Thursday, August 5, 2010

Mussels made moreish

I love mussels, but they do present a few problems. We used to buy them live from the excellent tanks in Woolworths, which kept them in constant running water. Then they changed the tank design. I'm sure they're still perfectly safe and healthy, but the percentage of broken and open ones seems higher these days. They also seem to be very large.
           What has had more impact on us is that Harvey used to put them in water under a very slowly running tap, then debeard them. After that they were simplicity itself to cook - into a big pot with good lid, along with a bit of wine, herbs, chopped garlic and shallots; cook over a high heat for a few minutes until they open, shaking them around; discard any that haven't opened; serve the rest in big bowls with lots of crusty French bread to mop up the juice.
            These days I tend to get a bit lazier still and buy a big vacuum pack of them instead. They're very lightly cooked already, but still in their shells, with their juice. And they're all more or less the same size, not too big and muscle-y. I buy them on Tuesdays, so the shells and feet and stringy bits can go out in the rubbish that night. Then I turn them into a kind of delicious soupy stew.

To serve four (or really hungry three), you need:
Vacuum bag of mussels, chilli flakes, thyme leaves, garlic, shallots or red onion, good olive oil, dry white wine, two tins of plain chopped tomatoes - or better still, a large jar of Italian passata - and chopped flat-leaf parsley.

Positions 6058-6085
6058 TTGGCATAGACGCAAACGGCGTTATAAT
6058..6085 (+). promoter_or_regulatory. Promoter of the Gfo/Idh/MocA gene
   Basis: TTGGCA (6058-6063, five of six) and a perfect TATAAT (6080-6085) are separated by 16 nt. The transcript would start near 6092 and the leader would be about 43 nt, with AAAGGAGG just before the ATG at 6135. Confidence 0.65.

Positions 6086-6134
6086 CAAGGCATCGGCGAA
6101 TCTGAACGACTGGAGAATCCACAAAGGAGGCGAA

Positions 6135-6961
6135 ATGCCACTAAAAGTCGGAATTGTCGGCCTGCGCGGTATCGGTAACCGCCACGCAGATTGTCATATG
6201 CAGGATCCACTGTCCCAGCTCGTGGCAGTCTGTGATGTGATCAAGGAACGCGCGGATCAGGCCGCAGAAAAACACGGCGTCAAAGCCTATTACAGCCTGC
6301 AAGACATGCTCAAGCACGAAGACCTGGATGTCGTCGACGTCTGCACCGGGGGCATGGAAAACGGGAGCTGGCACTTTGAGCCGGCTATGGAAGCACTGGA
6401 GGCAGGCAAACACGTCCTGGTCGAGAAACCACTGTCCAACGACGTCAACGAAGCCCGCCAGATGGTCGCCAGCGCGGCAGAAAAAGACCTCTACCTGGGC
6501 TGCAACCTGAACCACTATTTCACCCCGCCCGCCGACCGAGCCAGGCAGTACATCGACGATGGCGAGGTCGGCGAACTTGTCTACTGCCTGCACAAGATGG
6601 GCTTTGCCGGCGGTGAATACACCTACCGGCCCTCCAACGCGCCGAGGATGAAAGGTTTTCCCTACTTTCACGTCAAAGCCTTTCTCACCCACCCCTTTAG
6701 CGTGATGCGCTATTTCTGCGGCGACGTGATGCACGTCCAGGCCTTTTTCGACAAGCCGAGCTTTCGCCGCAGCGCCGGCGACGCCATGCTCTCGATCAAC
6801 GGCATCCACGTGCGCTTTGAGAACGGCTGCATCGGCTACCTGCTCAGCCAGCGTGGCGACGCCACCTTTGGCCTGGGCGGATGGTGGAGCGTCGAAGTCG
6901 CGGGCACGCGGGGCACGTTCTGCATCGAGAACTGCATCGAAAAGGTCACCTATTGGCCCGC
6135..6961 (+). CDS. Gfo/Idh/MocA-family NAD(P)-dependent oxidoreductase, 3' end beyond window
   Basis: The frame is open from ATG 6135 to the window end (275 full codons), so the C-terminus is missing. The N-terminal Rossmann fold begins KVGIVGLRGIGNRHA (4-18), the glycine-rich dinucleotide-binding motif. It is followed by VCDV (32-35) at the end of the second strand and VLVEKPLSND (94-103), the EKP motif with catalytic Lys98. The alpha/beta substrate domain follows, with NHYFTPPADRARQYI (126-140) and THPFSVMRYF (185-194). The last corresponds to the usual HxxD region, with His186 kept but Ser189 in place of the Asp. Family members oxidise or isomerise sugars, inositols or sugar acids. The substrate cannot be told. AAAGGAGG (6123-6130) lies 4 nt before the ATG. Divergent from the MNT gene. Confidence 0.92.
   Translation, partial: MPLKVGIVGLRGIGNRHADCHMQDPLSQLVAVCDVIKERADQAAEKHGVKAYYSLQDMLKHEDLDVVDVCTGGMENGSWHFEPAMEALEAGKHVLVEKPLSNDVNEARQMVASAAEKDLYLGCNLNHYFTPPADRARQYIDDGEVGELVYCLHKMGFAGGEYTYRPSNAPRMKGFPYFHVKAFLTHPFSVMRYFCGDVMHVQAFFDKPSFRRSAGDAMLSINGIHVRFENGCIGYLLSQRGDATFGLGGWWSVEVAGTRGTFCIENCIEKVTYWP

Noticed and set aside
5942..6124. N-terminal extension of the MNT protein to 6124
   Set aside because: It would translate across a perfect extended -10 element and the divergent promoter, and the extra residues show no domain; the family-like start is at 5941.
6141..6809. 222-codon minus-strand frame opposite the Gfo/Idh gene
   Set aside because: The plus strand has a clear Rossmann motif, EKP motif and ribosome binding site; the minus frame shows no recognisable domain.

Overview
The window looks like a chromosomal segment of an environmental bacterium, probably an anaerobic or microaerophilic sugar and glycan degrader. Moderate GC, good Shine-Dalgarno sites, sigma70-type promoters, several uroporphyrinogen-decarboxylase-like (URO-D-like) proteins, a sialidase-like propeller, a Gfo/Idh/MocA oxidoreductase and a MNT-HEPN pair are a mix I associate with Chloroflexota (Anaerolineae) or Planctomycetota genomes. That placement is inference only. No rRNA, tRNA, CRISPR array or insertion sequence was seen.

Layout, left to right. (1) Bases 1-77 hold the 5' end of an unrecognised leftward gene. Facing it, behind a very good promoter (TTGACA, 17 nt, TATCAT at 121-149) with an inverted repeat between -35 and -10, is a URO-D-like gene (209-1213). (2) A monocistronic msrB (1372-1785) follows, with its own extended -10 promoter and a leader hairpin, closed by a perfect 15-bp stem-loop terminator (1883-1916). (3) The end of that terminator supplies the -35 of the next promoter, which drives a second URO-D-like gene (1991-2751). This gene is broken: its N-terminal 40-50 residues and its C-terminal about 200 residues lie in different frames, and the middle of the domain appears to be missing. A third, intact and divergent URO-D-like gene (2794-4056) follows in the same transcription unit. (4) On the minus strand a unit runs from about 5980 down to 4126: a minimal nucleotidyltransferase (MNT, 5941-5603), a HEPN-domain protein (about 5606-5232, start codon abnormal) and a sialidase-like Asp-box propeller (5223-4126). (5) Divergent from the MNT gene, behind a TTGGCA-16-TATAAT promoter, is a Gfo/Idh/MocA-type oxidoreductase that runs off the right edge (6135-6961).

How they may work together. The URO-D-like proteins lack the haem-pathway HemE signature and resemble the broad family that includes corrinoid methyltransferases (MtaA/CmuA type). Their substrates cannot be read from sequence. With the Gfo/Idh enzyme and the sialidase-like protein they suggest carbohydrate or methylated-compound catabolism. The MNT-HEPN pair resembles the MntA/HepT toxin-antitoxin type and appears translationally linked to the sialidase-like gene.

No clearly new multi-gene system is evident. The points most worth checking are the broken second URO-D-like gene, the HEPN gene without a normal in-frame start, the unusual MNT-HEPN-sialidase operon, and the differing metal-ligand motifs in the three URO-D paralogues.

Carefully cut open the bag of mussels, pour all the liquid into a bowl, and either remove the top shell from each mussel or take them right out of the shells (easier to eat, but not as pretty).
In a large pot, soften the chopped shallots/onion, garlic, thyme, and a good pinch of chilli in a little olive oil over a gentle heat.
Add about two glasses of white wine (or more!) and reduce it a little over a high heat.
Turn down to medium heat, and add the passata or the chopped tomatoes with all their juice. Add the mussel liquid and a few empty shells to the pot. Simmer gently for a few minutes and remove the shells.
Add the mussels and cook gently for another five minutes. Check the flavour and add salt and black pepper to taste. (You don't need much salt - the mussel liquid is usually enough.)

Ladle into large wide bowls, and scatter chopped parsley generously over the top. Have your favourite bread warm and ready to mop it all up. These days I like a good ciabatta or French country loaf better than a baguette.

1 comment:

Brilynn said...

I love the green lipped mussels you get in NZ, they're delicious!